No one can doubt that the economy is tough, many arguing that it is not merely a rut we are in, but this is the “new reality”. If this is indeed the case, we must get more creative with the way which we conduct and finance small business.
Small businesses usually suffer from a lack of depth of resources when compared to “big business”. They do not have marketing departments, IT departments, and all of the specialised services they require to contend with global competition. To overcome this, they often outsource, but the luxury of outsourcing is one of the first things to go when belt tightening starts. Without the knowledge of the specific requirements for marketing, accounting, or whatever the small business chooses to bring “in house”, the small business decreases the quality of their work in these areas, compounding the effects of tough economic times.
Even professionals who, til recently, provided their services to small business are finding that their phones are ringing less than before, and the work is not coming in, largely because their former client base can no longer afford to outsource.
And so it goes, downward and downward, and the talk of a tough economy becomes self fulfilling.
Savvy professionals are breaking the cycle with the help of crowd funding. They are now able to offer their services and offer their prospective clients a source of funding from “the crowd”. Being able to afford outsourced professional services, to have it paid for, and to engage a broader audience is a dream to many in small business at present, but professionals are able to offer all of this when they package their services with crowd funding with iPledg.
iPledg offers crowd funding for project-based initiatives. And many of the needs of small business are related to projects that they endeavour to undertake to maintain and grow their business, if not survive. Writing a business plan or marketing plan is a project. Undertaking a promotional campaign or to develop a new brand image is a project. These are the sorts of things that businesses can use crowd funding to capitalise their initiatives.
Professionals who provide services in these areas can now go to their clients, and along with quoting to do the work, guide their clients to and through the process of crowd funding to raise the costs of affording their assistance. They are not just telling their prospective clients what they can offer, but giving their clients a way for them to afford their services.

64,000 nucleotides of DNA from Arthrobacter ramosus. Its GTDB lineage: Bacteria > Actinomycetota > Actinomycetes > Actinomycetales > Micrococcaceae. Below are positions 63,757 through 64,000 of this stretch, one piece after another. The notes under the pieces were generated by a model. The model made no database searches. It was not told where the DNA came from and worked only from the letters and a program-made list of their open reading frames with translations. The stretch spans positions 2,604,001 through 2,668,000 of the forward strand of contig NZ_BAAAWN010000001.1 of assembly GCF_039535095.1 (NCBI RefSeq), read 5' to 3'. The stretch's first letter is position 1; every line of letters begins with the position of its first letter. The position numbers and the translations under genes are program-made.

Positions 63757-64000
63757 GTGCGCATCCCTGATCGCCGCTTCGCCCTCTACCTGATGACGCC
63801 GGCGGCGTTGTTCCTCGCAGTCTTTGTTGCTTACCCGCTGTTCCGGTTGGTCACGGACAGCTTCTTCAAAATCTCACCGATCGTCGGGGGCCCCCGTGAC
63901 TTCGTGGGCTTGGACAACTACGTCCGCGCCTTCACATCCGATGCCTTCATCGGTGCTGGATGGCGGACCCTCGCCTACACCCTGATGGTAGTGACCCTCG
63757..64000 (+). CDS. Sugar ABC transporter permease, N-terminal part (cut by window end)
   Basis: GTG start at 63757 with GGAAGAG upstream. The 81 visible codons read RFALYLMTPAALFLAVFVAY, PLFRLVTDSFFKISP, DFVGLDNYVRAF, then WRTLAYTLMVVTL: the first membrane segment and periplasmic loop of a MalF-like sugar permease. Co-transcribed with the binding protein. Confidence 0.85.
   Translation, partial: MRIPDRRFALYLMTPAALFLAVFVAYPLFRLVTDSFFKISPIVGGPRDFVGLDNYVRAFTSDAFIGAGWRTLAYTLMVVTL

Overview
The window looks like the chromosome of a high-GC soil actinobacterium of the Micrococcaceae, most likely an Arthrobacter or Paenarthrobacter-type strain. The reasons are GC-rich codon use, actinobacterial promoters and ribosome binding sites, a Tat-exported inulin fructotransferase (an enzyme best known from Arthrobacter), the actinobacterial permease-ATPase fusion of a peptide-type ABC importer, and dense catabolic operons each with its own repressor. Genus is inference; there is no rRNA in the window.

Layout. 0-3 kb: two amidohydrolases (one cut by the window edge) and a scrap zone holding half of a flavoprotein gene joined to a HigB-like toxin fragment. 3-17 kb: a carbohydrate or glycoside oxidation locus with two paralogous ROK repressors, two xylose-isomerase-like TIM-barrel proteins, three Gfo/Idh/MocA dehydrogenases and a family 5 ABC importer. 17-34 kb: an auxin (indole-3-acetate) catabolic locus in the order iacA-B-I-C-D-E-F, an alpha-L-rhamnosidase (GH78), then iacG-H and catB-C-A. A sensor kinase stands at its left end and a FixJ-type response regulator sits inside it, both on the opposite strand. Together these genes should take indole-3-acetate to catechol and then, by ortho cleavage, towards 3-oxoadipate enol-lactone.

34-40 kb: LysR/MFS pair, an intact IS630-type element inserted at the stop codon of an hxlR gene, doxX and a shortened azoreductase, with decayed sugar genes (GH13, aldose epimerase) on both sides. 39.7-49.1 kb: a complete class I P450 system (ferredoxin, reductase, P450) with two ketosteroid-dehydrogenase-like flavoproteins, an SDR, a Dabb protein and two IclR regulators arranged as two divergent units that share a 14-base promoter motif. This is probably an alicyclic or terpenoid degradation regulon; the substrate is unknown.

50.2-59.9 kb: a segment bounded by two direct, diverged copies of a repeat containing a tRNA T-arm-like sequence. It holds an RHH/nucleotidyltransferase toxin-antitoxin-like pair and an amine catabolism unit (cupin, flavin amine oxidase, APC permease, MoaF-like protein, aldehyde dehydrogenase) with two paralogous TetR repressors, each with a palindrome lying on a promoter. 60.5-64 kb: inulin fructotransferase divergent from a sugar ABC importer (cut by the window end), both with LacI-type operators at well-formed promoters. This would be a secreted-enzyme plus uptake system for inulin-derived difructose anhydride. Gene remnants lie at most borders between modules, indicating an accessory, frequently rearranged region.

The (client) business can then engage their friends, followers and networks to pledge their support to funding the initiative. As inducements, the business can offer products at discounted rates in appreciation for each pledge. For example, if a clothing business wanted a marketing plan written, they could fund the outsourcing to a specialist by running a crowd funding campaign. They could offer a $40 item of clothing to supporters who pledged $30 or more, and then offer a $100 item of clothing to people who pledge $65 or more, and so on. This gives prospective project supporters a reason to get involved (everyone loves a bargain), and the business gets a band of engaged customers who keenly watch what the business is doing and how they are progressing (remembering that if the business doesn’t hit their funding target, the supporter doesn’t get their bargain, so they have a vested interest in helping the business get there).
With crowd funding being relatively new, businesses using this form of e-commerce have the ability to really stand out from the crowd. They can sell their products by way of offering them as the rewards for people who pledge. They can get their name out there as doing something unique and showing initiative. They have something “newsworthy” about which they can Tweet and make Facebook mentions. And best of all, if they hit their funding target, they can bring in the services and the professionalism that may not exist in their business.
So those in professional services, be they accountants, marketing experts, business coaches, accountants, or whatever, now have at their fingertips a tool to stimulate not only their own business, but that of their (prospective) clients, and the economy as a whole. The answer is crowd funding.